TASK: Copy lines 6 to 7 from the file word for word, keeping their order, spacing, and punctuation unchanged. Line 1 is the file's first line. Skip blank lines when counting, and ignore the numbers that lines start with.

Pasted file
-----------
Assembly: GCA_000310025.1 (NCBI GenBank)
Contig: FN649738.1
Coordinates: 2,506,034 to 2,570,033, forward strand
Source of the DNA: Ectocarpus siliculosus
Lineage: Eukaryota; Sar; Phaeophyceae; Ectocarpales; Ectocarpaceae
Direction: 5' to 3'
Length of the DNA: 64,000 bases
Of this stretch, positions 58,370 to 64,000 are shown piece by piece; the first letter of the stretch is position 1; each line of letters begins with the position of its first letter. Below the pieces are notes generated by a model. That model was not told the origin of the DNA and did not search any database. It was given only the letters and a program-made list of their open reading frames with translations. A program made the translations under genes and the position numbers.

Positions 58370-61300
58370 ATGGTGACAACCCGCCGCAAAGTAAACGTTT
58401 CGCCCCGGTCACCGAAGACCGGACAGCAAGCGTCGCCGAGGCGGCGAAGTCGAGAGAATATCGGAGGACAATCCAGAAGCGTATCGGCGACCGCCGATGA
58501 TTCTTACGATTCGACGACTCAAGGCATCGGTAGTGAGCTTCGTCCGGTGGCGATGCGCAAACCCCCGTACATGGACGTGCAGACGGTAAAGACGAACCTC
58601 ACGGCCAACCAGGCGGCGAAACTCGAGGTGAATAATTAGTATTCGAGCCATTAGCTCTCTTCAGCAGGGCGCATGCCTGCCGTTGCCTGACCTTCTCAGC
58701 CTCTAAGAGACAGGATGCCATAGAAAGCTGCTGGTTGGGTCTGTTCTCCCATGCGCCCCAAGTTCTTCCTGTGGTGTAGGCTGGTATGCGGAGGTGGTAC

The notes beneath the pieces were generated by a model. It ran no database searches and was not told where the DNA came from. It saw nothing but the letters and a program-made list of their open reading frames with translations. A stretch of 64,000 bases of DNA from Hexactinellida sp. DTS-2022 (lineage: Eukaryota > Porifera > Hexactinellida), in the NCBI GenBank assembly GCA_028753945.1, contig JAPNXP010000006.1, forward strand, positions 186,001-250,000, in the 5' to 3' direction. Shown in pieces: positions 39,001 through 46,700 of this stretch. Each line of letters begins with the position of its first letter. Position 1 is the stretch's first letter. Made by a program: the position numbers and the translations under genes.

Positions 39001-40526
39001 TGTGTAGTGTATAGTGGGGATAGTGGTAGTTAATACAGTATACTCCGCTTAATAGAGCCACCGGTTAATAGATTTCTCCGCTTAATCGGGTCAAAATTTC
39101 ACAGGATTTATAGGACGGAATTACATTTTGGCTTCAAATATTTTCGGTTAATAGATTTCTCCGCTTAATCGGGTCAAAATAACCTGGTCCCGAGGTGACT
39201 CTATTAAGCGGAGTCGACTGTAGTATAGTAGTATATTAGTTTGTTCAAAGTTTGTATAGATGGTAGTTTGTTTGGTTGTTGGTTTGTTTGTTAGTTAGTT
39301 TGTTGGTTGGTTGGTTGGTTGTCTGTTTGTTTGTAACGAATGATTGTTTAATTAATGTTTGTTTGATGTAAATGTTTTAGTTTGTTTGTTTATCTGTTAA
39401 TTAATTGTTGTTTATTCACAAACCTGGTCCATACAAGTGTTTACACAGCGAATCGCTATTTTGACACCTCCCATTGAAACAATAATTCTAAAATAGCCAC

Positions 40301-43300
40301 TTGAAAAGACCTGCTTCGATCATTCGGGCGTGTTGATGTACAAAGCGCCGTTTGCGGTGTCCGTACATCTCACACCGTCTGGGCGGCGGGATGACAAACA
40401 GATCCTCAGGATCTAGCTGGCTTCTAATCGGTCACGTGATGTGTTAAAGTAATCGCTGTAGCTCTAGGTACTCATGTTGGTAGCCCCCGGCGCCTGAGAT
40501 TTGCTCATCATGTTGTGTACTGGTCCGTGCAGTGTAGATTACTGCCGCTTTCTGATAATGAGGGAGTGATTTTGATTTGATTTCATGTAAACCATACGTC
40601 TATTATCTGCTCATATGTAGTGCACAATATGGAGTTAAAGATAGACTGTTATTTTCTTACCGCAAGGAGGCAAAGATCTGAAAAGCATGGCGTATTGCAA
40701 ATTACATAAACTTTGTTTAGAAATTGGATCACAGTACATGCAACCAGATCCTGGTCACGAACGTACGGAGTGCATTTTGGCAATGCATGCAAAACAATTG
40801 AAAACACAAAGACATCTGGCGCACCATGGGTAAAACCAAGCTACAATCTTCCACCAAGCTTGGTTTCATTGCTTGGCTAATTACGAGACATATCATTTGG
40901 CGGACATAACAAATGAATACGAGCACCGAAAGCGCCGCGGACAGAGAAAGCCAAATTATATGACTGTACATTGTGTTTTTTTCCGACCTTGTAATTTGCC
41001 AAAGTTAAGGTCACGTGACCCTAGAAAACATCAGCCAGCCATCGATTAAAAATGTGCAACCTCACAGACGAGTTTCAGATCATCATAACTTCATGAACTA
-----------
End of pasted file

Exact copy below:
Direction: 5' to 3'
Length of the DNA: 64,000 bases